Finding 'Uncle Zhou': Saved by China in WWII, Jewish girl goes on mission

Time:2023/5/17 11:57:50    Author: CHEN JIAN    From:ISRAEL HAYOM

During the Second World War, tens of thousands of European Jews fled to Shanghai to escape the Nazis and seek refuge. They were welcomed and helped by the Chinese people who were themselves suffering from Japanese aggression. Following the end of World War II, most Jewish refugees in Shanghai left for countries with much larger Jewish populations. Decades after, many chose to return to Shanghai to visit their Chinese friends – seen as families – who rendered them help during the most difficult times.

Vera Sasson from Florida, the United States made two trips to Shanghai in 1989 and 2006, where she looked for "Uncle Zhou" in the old street she used to live. Vera, holding a photo in her hand, asked everyone she met if they recognized Uncle Zhou from the photo, hoping anyone there could happen to have lived in that neighborhood and give her a clue. The two trips didn't yield any results, but Vera wouldn't give up that easily.

In 2011, Vera made her third try and traveled to Shanghai again. The city developed into a metropolitan with skyscrapers and avenues. Hongkou, a district of Shanghai where her family sought refuge, became a modern area bursting with commercial prosperity. During this trip, Vera heard about a new museum commemorating the experience of Jewish refugees in Hongkou and decided to visit the museum. At the Shanghai Jewish Refugees Museum, Vera watched video clips of her fellow Jewish people's wartime life in Shanghai and was struck with mixed emotions. It came to her mind that the museum might help her find Uncle Zhou. Vera thus told her story to the museum staff.

Vera remembered vividly her life in Shanghai after her parents brought her to seek refuge in the city during World War II. Her family lived on Kunming Road in Hongkou District, and Uncle Zhou was her neighbor. He was a warm-hearted person who often invited Vera to his home for tea and snacks. Vera loved to hang out with his daughter Huizhen; the two girls were like sisters. At that time, Vera studied in a Jewish school on East Yuhang Road. Every day when she left home for school or when school was over, she saw a rickshaw driver waiting for her to give her a ride. Only later did she know that it was arranged by Uncle Zhou for her convenience. When the rickshaw approached the neighborhood, Uncle Zhou would kindly host her with some snacks before she went home. It was an unforgettable experience of how Vera and Uncle Zhou, a Jewish family, and a Chinese family, gave each other assistance and support during the war. After the war ended, Vera's parents decided to take her to the United States. She lived in Florida but still missed Uncle Zhou and her dear friends in Shanghai even after decades passed.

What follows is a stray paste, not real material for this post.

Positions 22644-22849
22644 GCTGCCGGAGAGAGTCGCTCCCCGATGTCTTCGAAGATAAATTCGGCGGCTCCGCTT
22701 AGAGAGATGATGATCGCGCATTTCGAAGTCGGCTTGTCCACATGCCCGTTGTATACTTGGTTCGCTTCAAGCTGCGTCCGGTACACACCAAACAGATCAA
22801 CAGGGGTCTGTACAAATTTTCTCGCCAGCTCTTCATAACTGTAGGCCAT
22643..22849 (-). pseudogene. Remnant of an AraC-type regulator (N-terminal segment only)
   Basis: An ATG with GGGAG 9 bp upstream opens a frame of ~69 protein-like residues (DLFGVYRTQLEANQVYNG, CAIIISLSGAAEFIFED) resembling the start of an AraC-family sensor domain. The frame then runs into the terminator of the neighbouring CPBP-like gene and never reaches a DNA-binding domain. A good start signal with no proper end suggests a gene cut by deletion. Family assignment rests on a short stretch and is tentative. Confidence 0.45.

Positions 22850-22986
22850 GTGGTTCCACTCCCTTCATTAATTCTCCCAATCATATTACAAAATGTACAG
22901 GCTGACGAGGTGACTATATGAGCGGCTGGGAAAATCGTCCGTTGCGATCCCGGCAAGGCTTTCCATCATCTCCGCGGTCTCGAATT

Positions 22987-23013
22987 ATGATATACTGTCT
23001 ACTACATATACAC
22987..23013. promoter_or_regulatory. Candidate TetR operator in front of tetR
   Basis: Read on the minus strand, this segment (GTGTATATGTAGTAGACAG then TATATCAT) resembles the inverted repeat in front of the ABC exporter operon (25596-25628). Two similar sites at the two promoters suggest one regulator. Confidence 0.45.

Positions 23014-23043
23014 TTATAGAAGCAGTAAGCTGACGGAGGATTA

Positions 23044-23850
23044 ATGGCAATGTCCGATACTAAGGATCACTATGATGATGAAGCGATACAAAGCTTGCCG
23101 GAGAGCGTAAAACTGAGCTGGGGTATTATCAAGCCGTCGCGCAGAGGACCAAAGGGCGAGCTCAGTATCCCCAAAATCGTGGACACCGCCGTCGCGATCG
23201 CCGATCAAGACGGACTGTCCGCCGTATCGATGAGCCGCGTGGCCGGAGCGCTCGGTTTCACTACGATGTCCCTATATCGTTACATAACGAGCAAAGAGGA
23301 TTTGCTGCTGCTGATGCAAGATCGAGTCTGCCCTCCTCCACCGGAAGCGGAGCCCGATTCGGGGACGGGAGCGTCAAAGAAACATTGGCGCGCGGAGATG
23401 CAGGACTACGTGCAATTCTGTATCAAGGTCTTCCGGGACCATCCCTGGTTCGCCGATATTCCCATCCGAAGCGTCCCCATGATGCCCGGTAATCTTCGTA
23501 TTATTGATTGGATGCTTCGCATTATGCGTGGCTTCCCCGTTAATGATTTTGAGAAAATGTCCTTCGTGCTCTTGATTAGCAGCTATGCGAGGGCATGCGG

Deeply moved by Vera's story, the Shanghai Jewish Refugees Museum lent Vera a helping hand. Vera brought Uncle Zhou's photo to local TV shows, hoping the audience could offer some information about the kind man. More Shanghai residents knew about Vera and Uncle Zhou through media coverage. However, Vera didn't want to be too hopeful in case it lead to disappointment. After spending some time waiting in Shanghai, she again returned to the United States with nothing but regret. But one day a pleasant surprise came. The TV channel that interviewed her received a phone call from Vera's childhood playmate, Uncle Zhou's daughter Huizhen. Huizhen said she recognized the image of her father – his name was Zhou Zhiji – in the news. During World War II, their family lived on Kunming Road in Hongkou District, and she recalled neighbors of a Jewish family. Vera heard the good news at the earliest time possible, but it came with heavy regret as she learned that Uncle Zhou passed away in 2001.

On November 29, 2011, after half a century of parting, Vera finally met Huizhen via video. With great excitement, they shared old photos in the video call, burst into tears, and called each other "sisters". Their stories began when they were little girls, and continued when they became old ladies with grey hair. They told each other at length about their lives and the changes that took place after they parted. The two friends also had a face-to-face reunion later in Florida.

Vera's story of finding Uncle Zhou is recorded in a documentary made by the Shanghai Jewish Refugees Museum. The touching story of friendly exchanges between the Chinese and Jewish people becomes known to more and more people.